CELEBS MAPOUT THE WAY AHEAD
WHILE England were picking up World Cup bronze in Canada and revelling in the unaccustomed spotlight, one player who could, and probably should, have been a part of those celebrations was at home continuing her rehabilitation from a serious knee injury. manager Rick Passmoor has contacted me almost every day, which shows how much he supports me.”
The England defender is currently reaping the benefits of the St George’s Park facilities, to aid her rehab, created by her membership of the PFA.
This, along with the support from the medical team at County, has created a light that is dimly shining at the end of the tunnel as Bradley looks to battle back for the 2016 season.
“I’m up at St George’s Park twice a week and its fantastic.The facilities are amazing,” she said.
“I’m currently in the middle of a six week programme, and on Tuesday I started running on the AlterG (antigravity treadmill), which was a big step forward. I didn’t want to get off.”
After two career-saving operations, Bradley would not be drawn on a return date. But, having seen teammate Ellen White return from a similar injury this year, she is confident of being back for the next FAWSL campaign and hopeful of an eventual England recall.
“Ellen is a great example of what hard work can achieve because she has done so well this year and I’m delighted for her,” she said.“Nobody is going to take football away from me.
“Hopefully, my performances will see me back for Notts County soon.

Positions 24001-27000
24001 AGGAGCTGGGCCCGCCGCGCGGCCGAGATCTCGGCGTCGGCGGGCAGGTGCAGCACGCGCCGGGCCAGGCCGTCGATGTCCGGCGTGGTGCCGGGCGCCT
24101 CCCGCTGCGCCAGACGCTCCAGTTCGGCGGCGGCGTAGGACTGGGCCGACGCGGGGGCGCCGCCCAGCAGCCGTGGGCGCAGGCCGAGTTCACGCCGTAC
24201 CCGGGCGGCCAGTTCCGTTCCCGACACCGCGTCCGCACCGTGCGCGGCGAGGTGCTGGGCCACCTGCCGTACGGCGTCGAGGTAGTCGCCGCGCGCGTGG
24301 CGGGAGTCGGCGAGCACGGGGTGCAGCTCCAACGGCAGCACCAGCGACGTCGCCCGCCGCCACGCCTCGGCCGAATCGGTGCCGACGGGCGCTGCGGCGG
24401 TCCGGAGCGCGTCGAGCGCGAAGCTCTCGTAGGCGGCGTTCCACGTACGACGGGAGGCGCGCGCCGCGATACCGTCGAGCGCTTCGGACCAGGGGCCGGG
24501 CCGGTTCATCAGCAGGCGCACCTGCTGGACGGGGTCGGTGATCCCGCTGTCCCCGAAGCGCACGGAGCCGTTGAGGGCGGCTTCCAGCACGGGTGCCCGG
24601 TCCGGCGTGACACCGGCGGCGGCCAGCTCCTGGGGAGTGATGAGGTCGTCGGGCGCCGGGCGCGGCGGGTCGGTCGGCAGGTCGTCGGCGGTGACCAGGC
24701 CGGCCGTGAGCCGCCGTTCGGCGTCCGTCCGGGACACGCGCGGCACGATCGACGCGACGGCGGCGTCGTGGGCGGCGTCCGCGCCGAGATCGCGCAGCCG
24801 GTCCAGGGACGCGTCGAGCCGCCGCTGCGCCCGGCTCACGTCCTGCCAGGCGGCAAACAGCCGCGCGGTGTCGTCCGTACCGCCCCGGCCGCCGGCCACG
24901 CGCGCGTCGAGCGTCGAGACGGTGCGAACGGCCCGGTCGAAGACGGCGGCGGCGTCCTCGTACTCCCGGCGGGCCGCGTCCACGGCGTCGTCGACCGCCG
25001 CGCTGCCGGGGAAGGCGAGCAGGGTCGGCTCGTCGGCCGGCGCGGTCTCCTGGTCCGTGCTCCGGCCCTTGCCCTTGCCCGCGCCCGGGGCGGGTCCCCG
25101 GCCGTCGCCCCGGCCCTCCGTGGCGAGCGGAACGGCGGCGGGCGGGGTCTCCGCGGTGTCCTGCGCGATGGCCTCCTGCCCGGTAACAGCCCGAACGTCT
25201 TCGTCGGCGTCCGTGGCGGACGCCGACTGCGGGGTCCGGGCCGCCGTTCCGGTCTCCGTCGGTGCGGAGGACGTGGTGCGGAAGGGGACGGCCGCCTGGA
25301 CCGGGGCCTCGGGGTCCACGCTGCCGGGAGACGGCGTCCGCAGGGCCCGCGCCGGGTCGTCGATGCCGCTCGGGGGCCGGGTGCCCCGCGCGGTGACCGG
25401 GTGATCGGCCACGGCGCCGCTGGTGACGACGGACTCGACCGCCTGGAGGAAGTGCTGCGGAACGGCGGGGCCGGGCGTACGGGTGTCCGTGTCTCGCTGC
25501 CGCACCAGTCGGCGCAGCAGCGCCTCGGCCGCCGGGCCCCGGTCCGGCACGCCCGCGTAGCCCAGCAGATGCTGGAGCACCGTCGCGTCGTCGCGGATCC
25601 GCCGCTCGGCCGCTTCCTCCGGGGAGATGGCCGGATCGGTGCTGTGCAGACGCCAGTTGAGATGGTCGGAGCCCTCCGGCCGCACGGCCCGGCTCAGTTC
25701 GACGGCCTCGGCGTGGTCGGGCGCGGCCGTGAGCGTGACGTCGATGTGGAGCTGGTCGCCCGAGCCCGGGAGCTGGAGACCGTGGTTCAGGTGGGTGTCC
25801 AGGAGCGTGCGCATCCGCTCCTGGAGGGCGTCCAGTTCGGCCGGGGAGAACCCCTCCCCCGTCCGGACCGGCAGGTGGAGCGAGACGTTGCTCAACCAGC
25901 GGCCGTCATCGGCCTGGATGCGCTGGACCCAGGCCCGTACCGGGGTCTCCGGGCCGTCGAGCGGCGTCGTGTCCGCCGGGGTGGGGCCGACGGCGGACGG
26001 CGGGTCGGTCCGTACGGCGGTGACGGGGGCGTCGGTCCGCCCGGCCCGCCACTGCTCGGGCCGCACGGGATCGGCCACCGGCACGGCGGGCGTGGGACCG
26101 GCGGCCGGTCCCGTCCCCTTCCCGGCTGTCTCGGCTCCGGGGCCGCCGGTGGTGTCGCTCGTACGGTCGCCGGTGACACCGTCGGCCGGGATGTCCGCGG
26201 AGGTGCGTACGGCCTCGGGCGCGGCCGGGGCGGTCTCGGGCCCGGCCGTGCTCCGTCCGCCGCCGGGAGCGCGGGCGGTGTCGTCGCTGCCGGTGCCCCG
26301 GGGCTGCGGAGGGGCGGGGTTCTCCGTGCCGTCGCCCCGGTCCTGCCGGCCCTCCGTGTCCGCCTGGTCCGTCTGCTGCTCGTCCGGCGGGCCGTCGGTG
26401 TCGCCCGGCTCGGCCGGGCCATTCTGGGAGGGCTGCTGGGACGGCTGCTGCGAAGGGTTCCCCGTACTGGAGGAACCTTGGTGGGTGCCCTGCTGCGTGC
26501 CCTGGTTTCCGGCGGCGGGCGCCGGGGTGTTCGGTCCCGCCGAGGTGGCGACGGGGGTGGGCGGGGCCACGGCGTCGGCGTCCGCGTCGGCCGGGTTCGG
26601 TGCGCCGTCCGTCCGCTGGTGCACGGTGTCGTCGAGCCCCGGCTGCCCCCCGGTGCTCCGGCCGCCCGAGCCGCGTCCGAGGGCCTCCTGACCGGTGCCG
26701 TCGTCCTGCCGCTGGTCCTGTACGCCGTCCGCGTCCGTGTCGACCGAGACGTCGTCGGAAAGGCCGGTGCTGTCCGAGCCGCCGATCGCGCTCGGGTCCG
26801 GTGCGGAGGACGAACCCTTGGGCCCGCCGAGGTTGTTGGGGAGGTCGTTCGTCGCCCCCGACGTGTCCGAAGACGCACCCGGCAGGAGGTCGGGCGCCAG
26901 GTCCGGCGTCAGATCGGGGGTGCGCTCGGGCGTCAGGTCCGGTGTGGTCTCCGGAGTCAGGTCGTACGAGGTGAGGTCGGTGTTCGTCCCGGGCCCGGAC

“Of course it is a dream to eventually get back into the England squad, but the girls did brilliantly out in Canada, so it won’t be easy.
“I’m taking it one step at a time.” THEWomen in Football group hosted a panel discussion on Thursday night at Charlton Athletic.
Women working in the football industry were invited to a lively debate focusing on pitchside roles.
Jacqui Oatley was host for the evening and, though the TV and radio presenter needs little introduction, the rest of the panel might.
She was joined by FA Cupwinning Chelsea Ladies manager Emma Hayes, AFC Bournemouth academy physio Lizzie Sharp and referee Lucy Oliver.
Leicester City youth coach Annie Zaidi and the Chartered Society of Physiotherapy’s director of employment, Claire Sullivan, completed the line-up.
Zaidi’s impressive CV includes being chair of the Black and Asian Coaches Association, while Lucy Oliver referees at National League level.
The coming together of people from a range of roles prompted discussions about challenges faced by women in football and, in turn, celebrated the range of achievements of those attending.
The biggest cheer was for Hayes who, as the only woman coach in WSL 1, is on the verge of winning the championship, to add to her FA Cup glory at Wembley.
Despite being in the minority in the sport, women take on a range of roles and Women in Football looks to actively increase numbers and remove discrimination at any level.
The focus of the two-hour event was on the challenges faced by medical staff, coaches, managers and match officials, but the organisation seeks to represent any role in football whether it is in the media, behind the scenes, or on the pitch.
ROAD TO RECOVERY: Sophie Bradley is working hard to overcome her serious knee injury INSPIRED: Sophie Bradley says team-mate Ellen White, left, is a great example for returning from injury stronger